The church, women, and the cult of virginity, Part II

It seems virginity is popular. Of all my post-Christmas posts, my little reflection on ‘The church, women, and the cult of virginity’ has got the biggest response. No surprise, I suppose, since anything to do with sex attracts attention. But I think a better explanation for its popularity is that people agree with what I wrote. The Catholic Church’s seeming fixation with sex, and with female virginity, resonates with a lot of readers. This obsession is fundamentally about the exercise (by celibate males) of power and control. Think about the ‘churching’ of new mothers, a type of ritual purification women had to go through shortly after childbirth. Think about the shame and shaming of unmarried mothers and how so many of these women were treated in the not so recent past, while the men involved suffered no major repercussions. Women were ‘fallen,’ men were not. It wasn’t just a church obsession but a societal one too.

Confession has been used for a similar purpose. In some places it still is. Asking intrusive questions, seeking intimate details, about what a penitent did or did not do, or what the penitent thought or did not think, was a method of control. It was and is an abuse of a beautiful sacrament. It is extraordinary how many (primarily) older people are crippled with scruples or worried about ‘bad thoughts’ or minor infractions which occurred long ago but that continue to torment them. In church teaching and preaching, there was a negative attitude toward sex and sexuality. Sex within marriage was understood as something functional, mechanical, cold; an activity to be endured rather than enjoyed. Sex, and anything to do with it, was dirty. And so any expression of sexual intimacy induced tremendous feelings of guilt.

But sex is good and our sexuality used constructively is a beautiful thing. Our sexuality is a gift from God and so is something wonderful. It is no coincidence that Pope Francis writes about the ‘joy’ of love.

The ‘MeToo’ movement is about women demanding respect. It is insisting that (powerful) men treat women and their bodies with the dignity that is their right. That we need a movement such as MeToo in the 21st century is sad. That the church needs to examine its language about sex and sexual morality is also not only necessary but urgent.

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Hounded by the black dog

The black dog has been hounding me for the past week or so, that feeling when you are low and listless and each day becomes a struggle.
The black dog grabbed me and held on tight. Only now is his grip beginning to loose. It’s not always easy to identify what springs him from his kennel but, I think, several factors have been at play.
The usual January blues have done their thing. It’s that time of year when the Christmas buzz has dissipated, but the all-enveloping seasonal darkness remains.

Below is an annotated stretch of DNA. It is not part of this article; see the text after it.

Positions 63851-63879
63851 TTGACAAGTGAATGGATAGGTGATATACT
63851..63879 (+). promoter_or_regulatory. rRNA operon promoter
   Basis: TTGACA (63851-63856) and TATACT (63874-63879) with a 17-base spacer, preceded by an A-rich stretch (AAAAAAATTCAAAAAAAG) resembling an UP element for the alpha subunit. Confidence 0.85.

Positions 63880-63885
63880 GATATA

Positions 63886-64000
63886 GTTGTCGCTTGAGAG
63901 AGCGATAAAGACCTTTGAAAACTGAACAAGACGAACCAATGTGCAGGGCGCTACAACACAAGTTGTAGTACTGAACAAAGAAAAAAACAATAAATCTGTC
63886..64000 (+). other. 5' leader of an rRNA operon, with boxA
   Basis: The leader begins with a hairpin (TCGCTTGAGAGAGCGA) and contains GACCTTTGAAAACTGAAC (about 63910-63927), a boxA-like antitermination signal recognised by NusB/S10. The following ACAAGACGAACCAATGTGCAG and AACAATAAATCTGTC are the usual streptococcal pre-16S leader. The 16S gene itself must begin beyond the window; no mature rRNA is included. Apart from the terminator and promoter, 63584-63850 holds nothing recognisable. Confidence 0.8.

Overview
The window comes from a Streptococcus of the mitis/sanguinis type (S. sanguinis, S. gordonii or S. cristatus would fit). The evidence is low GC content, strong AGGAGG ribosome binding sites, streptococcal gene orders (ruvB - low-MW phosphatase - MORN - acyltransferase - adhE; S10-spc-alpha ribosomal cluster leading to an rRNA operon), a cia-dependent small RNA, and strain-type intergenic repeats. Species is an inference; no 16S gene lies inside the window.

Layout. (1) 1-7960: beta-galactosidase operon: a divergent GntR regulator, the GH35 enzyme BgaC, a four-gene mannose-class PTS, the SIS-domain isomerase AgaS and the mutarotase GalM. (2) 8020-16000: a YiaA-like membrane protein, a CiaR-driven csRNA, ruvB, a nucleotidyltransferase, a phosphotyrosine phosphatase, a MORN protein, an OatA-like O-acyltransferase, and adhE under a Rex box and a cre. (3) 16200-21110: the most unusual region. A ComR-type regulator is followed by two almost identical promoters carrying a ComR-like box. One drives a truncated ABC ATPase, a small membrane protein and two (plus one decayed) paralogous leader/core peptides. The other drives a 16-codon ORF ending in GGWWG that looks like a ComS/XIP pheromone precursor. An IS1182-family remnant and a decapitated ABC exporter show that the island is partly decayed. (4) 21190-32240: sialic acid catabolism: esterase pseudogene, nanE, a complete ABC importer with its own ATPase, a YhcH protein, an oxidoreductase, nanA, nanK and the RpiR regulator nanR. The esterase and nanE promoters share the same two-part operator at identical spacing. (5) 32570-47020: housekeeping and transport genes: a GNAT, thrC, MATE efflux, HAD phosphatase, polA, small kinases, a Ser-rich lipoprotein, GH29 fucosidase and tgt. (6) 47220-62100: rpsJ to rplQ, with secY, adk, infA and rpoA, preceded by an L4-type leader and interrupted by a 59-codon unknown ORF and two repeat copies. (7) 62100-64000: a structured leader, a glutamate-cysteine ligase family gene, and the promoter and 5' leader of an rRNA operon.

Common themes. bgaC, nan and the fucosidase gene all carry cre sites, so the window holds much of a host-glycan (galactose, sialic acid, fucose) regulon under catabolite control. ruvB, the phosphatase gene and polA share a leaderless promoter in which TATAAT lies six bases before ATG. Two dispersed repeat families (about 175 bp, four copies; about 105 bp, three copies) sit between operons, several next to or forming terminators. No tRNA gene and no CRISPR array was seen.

There has been a spike in my chronic pain. Cold weather exacerbates the constant ache in my back, which of course is not helped by the January blues. Medication does little for my pain. Doctors can do nothing. All I can do is struggle on.
The state of the church in Ireland and the world has left me feeling low. The post-Christmas assembly of Irish Redemptorists demonstrated with crushing clarity just how fragile we have become as a body of men and how fragile is the state of religious life in the western world. What will we be like in ten years’ time? How can we plan for the future when it appears there is no future? How different it seems now from the organisation I joined straight out of school almost 40 years ago.
The state of the world hasn’t helped. The Madness of King Donald and the British Tory Party, as well as the coming to power of extremists such as the new Brazilian president and the clinging to power of autocrats such as the current Venezuelan president, has left one feeling angry, bemused and worried for the future. Our bright, progressive, tech-driven world is threatened by the primal forces of fearful populism and narrow nationalism.
There is also the peculiar loneliness of the long-distance celibate, the tsunami of aloneness, of lack of intimacy, of disappointment and regret, that occasionally washes over and engulfs and almost drowns.
There has been nostalgia for days past, when I was busy and occupied, and thrilled to the buzz of the editor’s office.
So I wonder in the midst of all of this, what have I achieved over my almost 57 years of life? What, if any, difference have I made to the world or the church? What have I contributed over 30 years of active ministry? It’s a desperate seeking after validation, scratching beneath the surface of my existence to see if I have left any visible imprint for good. I know I have, though, when hounded by the black dog, I see just the trace of a blurred line on a tattered copybook.
All I can do at this stage is to try to be good, be honest, be loving, and a little prophetic if I can. And if I can manage any of that, and smile a bit more, then I am doing something meaningful.

What Gorbachev and Pope Francis have in common

Having just finished a fine biography of Mikhail Gorbachev by William Taubman, I have been struck by some striking similarities between Gorbachev’s career and that of Pope Francis.